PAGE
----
This book was full of potential for me. A libro.fm monthly influencer pick set in DC in a small woman-owned independent bookstore over the course of a tumultuous week seemed to tick all of my boxes. Books about books and writers and bookstores are perfect for book lovers. If I could have my wish, I’d own a bookstore and coffee shop and run literary events for the community. If I ever win the lottery, that’s exactly what I’ll do. The book was a solid 3 stars for me. The cast of characters, while broad and quirky, were not particularly likable or engaging for me. Mrs. Bernstein, our main character, was neurotic and mourning and perpetually worried about the state of the world and her family and her business, but like the rest of her staff, I struggled to really connect with her. Similarly, Clemi, the bookstore events coordinator, held promise but felt like a cliche. She was in her early 20s, overworked and underpaid, dreamt of being a writer, and was in love (or at the very least in like) with a hipster man who had no intentions of reciprocating her feelings. Her one point of intrigue was that her father may be the infamous poet who was scheduled to visit the bookstore. The greatest highlight of the novel was the end of day reports and media interviews with the poet. The humor and quirkiness of these sections were endearing and were the most memorable for me. Even a month later, I can chuckle thinking about the cheery frustration and utter mayhem that they conveyed. The pacing, in my opinion, was too slow, and the payoff at the end was not satisfying enough.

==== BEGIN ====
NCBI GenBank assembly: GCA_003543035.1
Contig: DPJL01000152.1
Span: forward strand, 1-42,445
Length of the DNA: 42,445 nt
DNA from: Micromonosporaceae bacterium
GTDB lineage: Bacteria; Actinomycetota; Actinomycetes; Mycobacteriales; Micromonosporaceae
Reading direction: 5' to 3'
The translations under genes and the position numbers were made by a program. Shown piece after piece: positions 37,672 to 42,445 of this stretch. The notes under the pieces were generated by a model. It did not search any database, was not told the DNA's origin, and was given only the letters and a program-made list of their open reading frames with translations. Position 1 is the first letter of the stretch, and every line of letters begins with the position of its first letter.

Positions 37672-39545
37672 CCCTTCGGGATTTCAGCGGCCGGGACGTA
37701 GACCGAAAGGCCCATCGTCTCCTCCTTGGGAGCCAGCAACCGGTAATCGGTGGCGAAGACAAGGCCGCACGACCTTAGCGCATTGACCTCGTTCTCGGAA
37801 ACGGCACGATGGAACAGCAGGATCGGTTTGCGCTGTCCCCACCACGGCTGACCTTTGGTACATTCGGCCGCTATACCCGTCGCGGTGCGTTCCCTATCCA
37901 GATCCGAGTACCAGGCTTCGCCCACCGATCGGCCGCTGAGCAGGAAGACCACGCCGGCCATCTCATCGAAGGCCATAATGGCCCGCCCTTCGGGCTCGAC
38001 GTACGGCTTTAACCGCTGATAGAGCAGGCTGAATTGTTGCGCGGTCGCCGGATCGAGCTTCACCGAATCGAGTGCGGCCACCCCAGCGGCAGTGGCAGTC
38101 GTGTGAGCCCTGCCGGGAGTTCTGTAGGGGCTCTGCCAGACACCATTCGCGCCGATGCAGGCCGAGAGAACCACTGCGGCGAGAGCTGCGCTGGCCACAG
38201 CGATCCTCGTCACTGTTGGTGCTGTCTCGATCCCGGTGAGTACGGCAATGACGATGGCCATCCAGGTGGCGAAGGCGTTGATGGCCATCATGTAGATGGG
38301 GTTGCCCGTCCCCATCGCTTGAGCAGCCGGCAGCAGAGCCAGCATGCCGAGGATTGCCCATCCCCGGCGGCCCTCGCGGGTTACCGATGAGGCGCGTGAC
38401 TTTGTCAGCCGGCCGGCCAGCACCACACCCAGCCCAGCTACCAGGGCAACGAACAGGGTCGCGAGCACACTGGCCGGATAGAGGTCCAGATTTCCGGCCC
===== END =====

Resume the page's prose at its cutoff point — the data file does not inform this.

I’m Glad my Mom Died by Jennette McCurdy